(Michael Billington’s article appeared in the Guardian, 11/30.)
This is not like any Macbeth I have ever seen. Directed and translated by Ariane Mnouchkine and performed by the 50-year-old Théâtre du Soleil in the company’s former munitions factory at Vincennes, in the eastern suburbs of Paris, it runs close to four hours, has a cast of 45 and is opulently theatrical. But, whatever the production lacks in narrative propulsion, it gains in richly detailed visualisation.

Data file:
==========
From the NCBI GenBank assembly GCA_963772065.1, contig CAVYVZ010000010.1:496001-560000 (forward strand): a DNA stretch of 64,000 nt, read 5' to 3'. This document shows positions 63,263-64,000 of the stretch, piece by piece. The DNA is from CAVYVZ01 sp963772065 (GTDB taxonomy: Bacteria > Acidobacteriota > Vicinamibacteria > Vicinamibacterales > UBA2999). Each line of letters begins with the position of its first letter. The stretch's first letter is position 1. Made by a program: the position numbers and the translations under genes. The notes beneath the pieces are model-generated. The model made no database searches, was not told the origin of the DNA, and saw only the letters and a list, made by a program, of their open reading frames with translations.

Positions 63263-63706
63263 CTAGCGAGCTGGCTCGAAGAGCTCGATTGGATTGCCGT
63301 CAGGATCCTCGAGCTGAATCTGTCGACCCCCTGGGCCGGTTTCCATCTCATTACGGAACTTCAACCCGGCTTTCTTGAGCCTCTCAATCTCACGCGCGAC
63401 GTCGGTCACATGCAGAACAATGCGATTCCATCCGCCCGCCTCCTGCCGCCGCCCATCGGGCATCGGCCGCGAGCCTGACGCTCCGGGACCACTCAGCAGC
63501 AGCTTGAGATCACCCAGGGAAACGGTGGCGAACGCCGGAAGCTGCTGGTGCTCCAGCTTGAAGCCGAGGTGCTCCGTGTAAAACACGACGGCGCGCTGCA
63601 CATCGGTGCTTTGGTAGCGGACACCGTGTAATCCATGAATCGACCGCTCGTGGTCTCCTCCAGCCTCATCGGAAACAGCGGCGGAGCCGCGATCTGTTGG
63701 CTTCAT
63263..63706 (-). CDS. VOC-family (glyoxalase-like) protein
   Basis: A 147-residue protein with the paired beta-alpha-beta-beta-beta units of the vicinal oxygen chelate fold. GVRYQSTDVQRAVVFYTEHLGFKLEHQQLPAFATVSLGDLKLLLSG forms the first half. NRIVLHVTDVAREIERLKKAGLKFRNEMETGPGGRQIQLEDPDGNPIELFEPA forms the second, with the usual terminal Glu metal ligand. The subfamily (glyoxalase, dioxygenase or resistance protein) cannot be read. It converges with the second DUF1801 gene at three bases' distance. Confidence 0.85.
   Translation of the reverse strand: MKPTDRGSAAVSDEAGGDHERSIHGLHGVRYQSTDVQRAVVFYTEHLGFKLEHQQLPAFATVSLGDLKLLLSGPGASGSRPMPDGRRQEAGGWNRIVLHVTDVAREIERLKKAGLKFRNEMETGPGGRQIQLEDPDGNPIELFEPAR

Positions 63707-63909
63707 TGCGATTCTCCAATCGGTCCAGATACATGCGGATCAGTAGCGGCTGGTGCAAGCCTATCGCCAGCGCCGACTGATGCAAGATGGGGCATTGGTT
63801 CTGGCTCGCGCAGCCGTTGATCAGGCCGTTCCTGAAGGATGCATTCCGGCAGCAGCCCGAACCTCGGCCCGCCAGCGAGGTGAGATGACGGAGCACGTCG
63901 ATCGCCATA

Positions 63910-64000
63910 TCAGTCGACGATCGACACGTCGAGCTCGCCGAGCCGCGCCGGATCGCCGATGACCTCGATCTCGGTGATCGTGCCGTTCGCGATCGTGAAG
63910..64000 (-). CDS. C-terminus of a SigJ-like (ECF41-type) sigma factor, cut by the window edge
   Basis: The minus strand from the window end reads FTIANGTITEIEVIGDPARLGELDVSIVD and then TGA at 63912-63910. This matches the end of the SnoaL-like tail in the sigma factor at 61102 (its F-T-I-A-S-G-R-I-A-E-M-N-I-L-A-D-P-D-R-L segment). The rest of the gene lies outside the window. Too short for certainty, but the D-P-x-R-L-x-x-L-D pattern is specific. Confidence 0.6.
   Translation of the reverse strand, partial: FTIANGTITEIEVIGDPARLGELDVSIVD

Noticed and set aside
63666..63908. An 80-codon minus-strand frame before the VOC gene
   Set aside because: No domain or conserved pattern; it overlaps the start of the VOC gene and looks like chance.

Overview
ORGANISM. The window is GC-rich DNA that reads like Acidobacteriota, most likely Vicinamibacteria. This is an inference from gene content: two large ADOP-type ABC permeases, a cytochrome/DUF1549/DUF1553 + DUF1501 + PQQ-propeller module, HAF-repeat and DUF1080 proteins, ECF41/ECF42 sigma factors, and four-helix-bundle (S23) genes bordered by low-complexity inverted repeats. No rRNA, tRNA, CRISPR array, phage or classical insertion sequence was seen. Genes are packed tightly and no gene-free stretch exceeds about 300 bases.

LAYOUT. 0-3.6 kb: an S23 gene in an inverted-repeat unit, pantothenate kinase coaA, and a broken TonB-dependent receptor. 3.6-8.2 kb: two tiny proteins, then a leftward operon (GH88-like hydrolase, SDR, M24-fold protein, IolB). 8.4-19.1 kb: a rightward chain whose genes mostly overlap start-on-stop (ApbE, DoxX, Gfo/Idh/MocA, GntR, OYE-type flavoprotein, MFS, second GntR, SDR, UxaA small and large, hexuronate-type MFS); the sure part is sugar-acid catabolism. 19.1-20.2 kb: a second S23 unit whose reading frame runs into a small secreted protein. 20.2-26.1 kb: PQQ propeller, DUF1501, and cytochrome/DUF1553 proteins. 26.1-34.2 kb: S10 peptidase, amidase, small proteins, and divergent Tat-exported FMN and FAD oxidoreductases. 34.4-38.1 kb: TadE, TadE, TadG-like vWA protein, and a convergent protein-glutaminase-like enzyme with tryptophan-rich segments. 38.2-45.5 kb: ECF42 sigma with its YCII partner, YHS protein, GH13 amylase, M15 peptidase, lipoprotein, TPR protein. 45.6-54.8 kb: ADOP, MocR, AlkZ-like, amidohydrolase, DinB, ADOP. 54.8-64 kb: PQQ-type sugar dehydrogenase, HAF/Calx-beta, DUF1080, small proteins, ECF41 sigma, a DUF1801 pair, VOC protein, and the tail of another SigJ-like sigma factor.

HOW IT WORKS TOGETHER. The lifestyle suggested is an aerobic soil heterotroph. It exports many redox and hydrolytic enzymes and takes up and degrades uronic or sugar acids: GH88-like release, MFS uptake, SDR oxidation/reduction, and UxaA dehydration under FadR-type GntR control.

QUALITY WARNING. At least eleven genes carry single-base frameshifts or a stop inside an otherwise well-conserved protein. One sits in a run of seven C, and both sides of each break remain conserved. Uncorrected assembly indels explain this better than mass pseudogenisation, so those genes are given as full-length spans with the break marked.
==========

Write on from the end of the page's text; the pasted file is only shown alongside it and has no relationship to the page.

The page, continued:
Mnouchkine does, however, take a clear line on the play: it is not the world Shakespeare represents that is evil, only certain people within it. Her modern-dress Macbeth begins as a victorious general is pursued by camera crews, and when his guest, Duncan, announces “This castle hath a pleasant seat”, he speaks the literal truth: Lady Macbeth is first seen in a seductive, rose-filled kitchen garden.